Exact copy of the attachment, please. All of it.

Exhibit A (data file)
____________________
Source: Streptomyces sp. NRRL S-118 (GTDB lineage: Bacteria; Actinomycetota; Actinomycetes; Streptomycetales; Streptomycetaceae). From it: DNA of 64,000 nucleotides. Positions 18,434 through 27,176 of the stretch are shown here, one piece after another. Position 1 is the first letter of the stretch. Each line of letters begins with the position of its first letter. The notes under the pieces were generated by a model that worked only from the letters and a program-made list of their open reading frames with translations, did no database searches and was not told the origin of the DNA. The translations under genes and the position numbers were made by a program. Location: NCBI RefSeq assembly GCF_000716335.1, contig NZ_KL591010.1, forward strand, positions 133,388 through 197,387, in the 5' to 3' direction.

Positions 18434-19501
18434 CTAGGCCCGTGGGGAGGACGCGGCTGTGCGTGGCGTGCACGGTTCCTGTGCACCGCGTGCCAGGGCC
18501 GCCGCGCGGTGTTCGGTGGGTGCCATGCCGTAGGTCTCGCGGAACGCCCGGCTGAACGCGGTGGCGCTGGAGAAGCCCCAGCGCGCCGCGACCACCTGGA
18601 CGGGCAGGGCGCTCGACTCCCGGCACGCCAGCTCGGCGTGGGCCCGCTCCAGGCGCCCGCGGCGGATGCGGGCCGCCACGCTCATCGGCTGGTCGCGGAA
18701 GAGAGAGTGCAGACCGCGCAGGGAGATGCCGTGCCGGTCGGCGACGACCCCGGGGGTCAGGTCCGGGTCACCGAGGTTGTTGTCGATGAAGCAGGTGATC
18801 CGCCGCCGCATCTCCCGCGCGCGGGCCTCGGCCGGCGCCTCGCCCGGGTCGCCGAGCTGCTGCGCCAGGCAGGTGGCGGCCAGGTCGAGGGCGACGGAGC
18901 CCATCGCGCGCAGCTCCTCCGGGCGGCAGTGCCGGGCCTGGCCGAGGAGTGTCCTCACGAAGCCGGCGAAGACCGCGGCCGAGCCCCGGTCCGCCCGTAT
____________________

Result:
Source: Streptomyces sp. NRRL S-118 (GTDB lineage: Bacteria; Actinomycetota; Actinomycetes; Streptomycetales; Streptomycetaceae). From it: DNA of 64,000 nucleotides. Positions 18,434 through 27,176 of the stretch are shown here, one piece after another. Position 1 is the first letter of the stretch. Each line of letters begins with the position of its first letter. The notes under the pieces were generated by a model that worked only from the letters and a program-made list of their open reading frames with translations, did no database searches and was not told the origin of the DNA. The translations under genes and the position numbers were made by a program. Location: NCBI RefSeq assembly GCF_000716335.1, contig NZ_KL591010.1, forward strand, positions 133,388 through 197,387, in the 5' to 3' direction.

Positions 18434-19501
18434 CTAGGCCCGTGGGGAGGACGCGGCTGTGCGTGGCGTGCACGGTTCCTGTGCACCGCGTGCCAGGGCC
18501 GCCGCGCGGTGTTCGGTGGGTGCCATGCCGTAGGTCTCGCGGAACGCCCGGCTGAACGCGGTGGCGCTGGAGAAGCCCCAGCGCGCCGCGACCACCTGGA
18601 CGGGCAGGGCGCTCGACTCCCGGCACGCCAGCTCGGCGTGGGCCCGCTCCAGGCGCCCGCGGCGGATGCGGGCCGCCACGCTCATCGGCTGGTCGCGGAA
18701 GAGAGAGTGCAGACCGCGCAGGGAGATGCCGTGCCGGTCGGCGACGACCCCGGGGGTCAGGTCCGGGTCACCGAGGTTGTTGTCGATGAAGCAGGTGATC
18801 CGCCGCCGCATCTCCCGCGCGCGGGCCTCGGCCGGCGCCTCGCCCGGGTCGCCGAGCTGCTGCGCCAGGCAGGTGGCGGCCAGGTCGAGGGCGACGGAGC
18901 CCATCGCGCGCAGCTCCTCCGGGCGGCAGTGCCGGGCCTGGCCGAGGAGTGTCCTCACGAAGCCGGCGAAGACCGCGGCCGAGCCCCGGTCCGCCCGTAT